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A lot of natural phenomena can be modeled with Logistic Map or a similar map as they universally show transition to chaos. Logistic Map maps bounded [0,1] -> [0,1] intervals. Is there an analog with the same CHAOS typical behavior but for unbounded [-∞,∞] -> [-∞,∞] intervals? I derived a few but they seem too complex. Anyone knows some simpler cases? The reason I am asking is that in reality unbounded intervals / domains / values happen more naturally. I know I can map/rescale infinite to bound values, but I want to see what is the simplest analytic formula for unbound domains reproducing Logistic Map universal "transition to chaos" behavior.

Example of derivation: Tanh

Basic idea is to use Logistic Map formula but to map between [0,1] and [-∞,∞] before and at the end of iteration. This is a kink mapping [-∞,∞]->[0,1]:

$$\frac{\tanh (x)}{2}+\frac{1}{2}$$

Substitute to logistic map and simplify (Wolfram Language code):

a z (1 - z) /. z -> 1/2 + Tanh[x]/2 // FullSimplify

$$\frac{1}{4} a \text{sech}^2(x)$$

Now substitute back into the inverse function taking back [0,1]->[-∞,∞]:

ArcTanh[2 z - 1] /. z -> 1/4 a Sech[x]^2 // FullSimplify

$$\tanh ^{-1}\left(\frac{1}{2} \left(a \text{sech}^2(x)-2\right)\right)$$

Here is how it looks and it does seem to work properly. But this looks a bit convoluted. Any simpler analytic formulas for unbounded Logistic Map showing same CHAOS behavior, for instance leading to Feigenbaum Constant? Logistic Map behavior is universal and will be found in any similar map. So I guess modifications of Logistic Map or bound<->unbound mapping are OK if we recover bifurcation diagrams, chaos, Feigenbaum Constant, etc, on unbound domains.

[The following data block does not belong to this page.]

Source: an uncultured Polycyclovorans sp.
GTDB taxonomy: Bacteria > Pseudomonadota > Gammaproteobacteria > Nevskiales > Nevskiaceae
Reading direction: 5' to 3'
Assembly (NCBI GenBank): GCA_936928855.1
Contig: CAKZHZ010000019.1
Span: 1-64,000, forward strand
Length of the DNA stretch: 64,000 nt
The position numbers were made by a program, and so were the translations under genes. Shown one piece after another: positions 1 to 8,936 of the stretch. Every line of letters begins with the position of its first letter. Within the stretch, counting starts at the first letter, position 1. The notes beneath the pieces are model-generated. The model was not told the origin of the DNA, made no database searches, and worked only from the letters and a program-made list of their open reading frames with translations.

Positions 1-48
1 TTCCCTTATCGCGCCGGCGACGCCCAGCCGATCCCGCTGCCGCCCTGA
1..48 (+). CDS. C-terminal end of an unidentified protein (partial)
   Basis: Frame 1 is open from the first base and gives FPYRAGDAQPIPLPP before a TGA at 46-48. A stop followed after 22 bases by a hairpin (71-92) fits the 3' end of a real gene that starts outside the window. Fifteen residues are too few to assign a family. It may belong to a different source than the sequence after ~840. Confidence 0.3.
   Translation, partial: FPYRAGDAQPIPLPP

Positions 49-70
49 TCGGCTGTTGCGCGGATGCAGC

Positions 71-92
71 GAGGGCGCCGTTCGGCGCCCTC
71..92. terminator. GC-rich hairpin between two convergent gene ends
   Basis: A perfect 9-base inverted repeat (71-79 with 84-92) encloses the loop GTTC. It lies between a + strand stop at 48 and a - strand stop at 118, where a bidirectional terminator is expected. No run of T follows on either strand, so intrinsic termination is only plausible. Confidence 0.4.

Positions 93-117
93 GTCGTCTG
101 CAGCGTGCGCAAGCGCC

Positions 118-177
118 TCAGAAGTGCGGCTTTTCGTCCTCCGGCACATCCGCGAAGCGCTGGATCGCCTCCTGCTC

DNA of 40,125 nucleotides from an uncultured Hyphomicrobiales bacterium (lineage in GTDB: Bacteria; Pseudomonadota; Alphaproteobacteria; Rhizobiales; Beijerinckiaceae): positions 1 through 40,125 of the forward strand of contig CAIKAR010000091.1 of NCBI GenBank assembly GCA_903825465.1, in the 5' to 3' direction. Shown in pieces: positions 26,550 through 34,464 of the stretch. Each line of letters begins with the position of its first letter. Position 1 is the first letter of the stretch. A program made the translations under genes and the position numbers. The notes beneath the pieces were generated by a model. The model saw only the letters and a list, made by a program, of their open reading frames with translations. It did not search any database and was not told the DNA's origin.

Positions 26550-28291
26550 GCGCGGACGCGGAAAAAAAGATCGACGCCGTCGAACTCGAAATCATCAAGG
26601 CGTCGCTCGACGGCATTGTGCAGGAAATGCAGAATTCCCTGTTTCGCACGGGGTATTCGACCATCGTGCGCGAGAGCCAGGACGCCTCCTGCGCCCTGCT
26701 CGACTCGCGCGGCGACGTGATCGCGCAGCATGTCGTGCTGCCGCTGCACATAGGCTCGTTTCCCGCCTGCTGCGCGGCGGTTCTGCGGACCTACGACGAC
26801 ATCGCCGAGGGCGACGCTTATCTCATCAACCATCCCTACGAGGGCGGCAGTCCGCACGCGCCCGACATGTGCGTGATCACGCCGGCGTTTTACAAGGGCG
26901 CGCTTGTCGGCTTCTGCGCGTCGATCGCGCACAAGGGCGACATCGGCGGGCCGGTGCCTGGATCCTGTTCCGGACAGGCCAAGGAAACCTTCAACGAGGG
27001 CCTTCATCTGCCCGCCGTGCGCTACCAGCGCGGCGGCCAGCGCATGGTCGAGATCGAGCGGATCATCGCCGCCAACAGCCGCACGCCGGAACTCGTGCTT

enter image description here

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  • $\begingroup$ Hmm, would $x_{n+1}=\lambda \sin(\pi x_n)$ count? $\endgroup$ – Anders Sandberg May 14 at 10:44
  • $\begingroup$ @AndersSandberg thanks for the idea, but it maps [-∞,∞]->[-𝜆,𝜆] and I am looking for [-∞,∞]->[-∞,∞] with a simple formula where constant parameter are not infinite, like the one I derived in my question but much simpler, as simple as original logistic map. $\endgroup$ – iLie May 14 at 13:58

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